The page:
“This is kind of a mood killer, to be honest,” says the friend, getting up to find a towel.
“I’m sorry. I don’t know what happened. Ugh, maybe I don’t know how this works anymore.”
“We can try again some other time,” says the friend. “It happens.”
“Thanks, I appreciate that.”
“Maybe we should all just go to bed,” suggests the wife.
“Great. Lou’s gonna be by any minute to tuck me in.”
Don wraps his hand in the towel. The wife turns off the light.
“Never mind. Just something the computer told me. The whirring gets so loud.”
2. Megan Draper (last week: not ranked)
What’s up with this marriage, anyway? Did we collectively imagine “I want you to hail a cab, get on a plane, and go home”? Was there a measure of previously unperceived wiggle room in “This is the way it ends. It’s going to be so much easier for us”? We realize their situation has always been a complicated one, full of nasty fights and carpet-spoiling makeup sex, but how did we get from there to “Oh, hey, my knocked-up fake-niece needs some cash, cut her a check, I’m on the first plane to L.A. That cool?” Seems like Don should probably have also thrown in an explanation about how it’s definitely not his baby, because even though Megan clapped hand to breast and denied ever having such an awful thought when Stephanie preemptively mentioned it, when a beautiful woman shows up on her doorstep bragging that she knows all of her husband’s secrets, it’s going to trigger a certain response. Someone’s going to hand that pregnant interloper a thousand-dollar payoff and hustle her out the door without so much as a plate of spaghetti. And then instigate a three-way, because hey, Drunky Don came home frowny and this relationship is pretty solid, nothing to see here. It apparently survived the thing about hailing the cab and flying the eff back to New York, it can survive consenting adults baked out of their dysfunctional gourds making highly questionable, genital-related decisions together. Hope the hippie does OK with the rug rat up in Oakland — a grand probably buys a pretty nice birthing yurt in whatever park she’s squatting in.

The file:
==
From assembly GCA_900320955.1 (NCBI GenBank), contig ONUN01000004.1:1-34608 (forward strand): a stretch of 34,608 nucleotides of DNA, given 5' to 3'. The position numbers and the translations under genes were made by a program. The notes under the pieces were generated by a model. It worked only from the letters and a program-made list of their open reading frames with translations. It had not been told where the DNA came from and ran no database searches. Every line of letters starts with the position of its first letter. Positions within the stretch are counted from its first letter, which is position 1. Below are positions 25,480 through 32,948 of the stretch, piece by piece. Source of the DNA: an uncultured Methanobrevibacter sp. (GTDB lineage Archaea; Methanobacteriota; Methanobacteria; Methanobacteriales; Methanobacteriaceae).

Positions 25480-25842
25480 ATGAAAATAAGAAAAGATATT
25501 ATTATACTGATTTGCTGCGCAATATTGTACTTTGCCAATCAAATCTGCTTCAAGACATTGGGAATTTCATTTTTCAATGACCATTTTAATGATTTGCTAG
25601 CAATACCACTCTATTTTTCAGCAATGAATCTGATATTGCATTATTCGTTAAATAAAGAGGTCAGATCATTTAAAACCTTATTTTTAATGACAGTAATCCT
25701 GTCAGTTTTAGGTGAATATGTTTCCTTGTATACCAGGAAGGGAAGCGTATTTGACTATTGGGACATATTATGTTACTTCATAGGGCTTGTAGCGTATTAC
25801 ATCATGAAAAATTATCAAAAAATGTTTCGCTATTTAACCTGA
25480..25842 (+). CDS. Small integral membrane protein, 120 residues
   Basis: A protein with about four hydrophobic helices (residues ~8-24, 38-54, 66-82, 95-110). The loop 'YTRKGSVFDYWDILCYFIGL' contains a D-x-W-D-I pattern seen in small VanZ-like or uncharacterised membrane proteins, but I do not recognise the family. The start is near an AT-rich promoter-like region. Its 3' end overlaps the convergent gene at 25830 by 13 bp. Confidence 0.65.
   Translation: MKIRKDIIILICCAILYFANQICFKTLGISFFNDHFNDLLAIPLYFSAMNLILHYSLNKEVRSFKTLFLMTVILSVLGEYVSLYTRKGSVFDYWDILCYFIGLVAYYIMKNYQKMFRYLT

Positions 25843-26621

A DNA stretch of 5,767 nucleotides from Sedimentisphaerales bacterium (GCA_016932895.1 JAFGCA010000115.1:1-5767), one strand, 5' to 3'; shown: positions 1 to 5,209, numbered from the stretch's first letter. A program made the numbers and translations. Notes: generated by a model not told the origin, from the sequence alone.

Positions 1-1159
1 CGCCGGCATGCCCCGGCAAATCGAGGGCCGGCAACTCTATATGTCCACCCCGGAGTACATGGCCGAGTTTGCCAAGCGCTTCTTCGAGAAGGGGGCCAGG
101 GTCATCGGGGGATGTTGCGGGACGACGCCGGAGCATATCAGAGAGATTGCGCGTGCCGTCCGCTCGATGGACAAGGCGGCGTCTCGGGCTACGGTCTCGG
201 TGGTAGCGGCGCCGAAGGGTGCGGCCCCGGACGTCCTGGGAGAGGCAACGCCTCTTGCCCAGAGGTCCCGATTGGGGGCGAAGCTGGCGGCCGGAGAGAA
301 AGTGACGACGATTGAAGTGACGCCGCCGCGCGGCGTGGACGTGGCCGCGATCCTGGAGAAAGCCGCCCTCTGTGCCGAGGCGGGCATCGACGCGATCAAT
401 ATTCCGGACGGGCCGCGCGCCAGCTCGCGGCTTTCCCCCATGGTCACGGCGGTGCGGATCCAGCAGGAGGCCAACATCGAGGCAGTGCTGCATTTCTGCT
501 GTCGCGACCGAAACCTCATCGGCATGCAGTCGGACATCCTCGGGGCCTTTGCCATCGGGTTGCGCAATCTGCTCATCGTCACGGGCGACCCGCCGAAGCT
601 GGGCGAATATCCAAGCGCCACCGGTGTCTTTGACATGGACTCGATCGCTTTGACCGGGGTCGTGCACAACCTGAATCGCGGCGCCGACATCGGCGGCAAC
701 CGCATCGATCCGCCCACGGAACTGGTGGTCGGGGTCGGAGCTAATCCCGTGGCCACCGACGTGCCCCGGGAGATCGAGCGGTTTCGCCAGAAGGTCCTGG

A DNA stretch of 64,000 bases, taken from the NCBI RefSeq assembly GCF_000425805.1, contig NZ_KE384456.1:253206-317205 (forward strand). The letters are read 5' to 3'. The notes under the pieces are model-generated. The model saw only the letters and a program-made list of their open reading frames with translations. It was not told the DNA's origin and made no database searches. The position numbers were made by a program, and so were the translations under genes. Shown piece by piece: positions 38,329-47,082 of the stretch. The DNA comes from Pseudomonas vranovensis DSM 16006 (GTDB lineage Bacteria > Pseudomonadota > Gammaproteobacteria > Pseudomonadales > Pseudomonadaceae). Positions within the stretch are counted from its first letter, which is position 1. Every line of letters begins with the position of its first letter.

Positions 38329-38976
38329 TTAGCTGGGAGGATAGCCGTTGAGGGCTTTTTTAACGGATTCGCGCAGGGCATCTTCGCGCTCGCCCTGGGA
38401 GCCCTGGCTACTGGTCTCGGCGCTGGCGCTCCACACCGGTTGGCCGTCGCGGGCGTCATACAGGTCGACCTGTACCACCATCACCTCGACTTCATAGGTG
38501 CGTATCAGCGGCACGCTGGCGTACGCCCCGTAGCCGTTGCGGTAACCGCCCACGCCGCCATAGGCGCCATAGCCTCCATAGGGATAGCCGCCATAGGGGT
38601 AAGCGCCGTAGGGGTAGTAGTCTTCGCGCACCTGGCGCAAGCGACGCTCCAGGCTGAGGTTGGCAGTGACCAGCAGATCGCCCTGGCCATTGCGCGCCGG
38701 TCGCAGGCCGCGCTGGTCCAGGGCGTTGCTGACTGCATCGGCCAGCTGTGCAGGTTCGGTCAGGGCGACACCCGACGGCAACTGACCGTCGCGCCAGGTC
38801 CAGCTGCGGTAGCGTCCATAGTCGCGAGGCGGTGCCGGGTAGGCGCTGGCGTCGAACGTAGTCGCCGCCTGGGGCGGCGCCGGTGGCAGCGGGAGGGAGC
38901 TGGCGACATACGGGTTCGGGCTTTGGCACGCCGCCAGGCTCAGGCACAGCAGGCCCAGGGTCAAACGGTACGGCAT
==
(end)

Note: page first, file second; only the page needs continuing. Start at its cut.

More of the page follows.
3. Sally and Bobby Draper (tie; last week: not ranked)
We often discuss Sally Draper in terms of the intrafamilial atrocities we assume she will one day commit as the coolest and most self-assured member of some Mansonesque murder collective. (If you stare at the red star on Megan’s infamous T-shirt long enough and then blink repeatedly at a blank wall, Sally’s blood-streaked face emerges and a coyote wails in the distance. Try it. It works. The wardrobe department on this show is truly next-level.) But at this moment we want to put that aside and celebrate Sally for correctly standing up to her mother’s hysteria and pointing out that the damage to her temporarily imperfect nose was not a life-altering trauma. Call off the abortionist in that barn in Farmington, Betty, Dr. Kramer’s just gonna push her nose back into joint and everything will be fine. She’ll still be able to find a husband important enough to reduce her intellectual life to contemplating toast crumbs in the butter. (Which is some pretty existential shit, when you think about it.)
As for Bobby: He doesn’t pee the bed anymore. That’s worth something. That’s worth quite a bit. All growns up, bladderwise. Until the next time Henry yells at Mommy; then it’s back to throwing wet sheets out the window in the middle of the night and waking up in the morning to find out you’ve been replaced by a newer, drier clone.
4. Betty Draper (last week: not ranked)
She also speaks Italian. Why do people always forget that? Siamo tutti solo briciole di pane tostato nel burro della vita. Oppure gocce di latte di mucca nel secchio di latta dell’esistenza infinita. Sto ancora affinando le mie analogie filosofiche.
5. Michael Ginsberg’s Severed Nipple (last week: 7)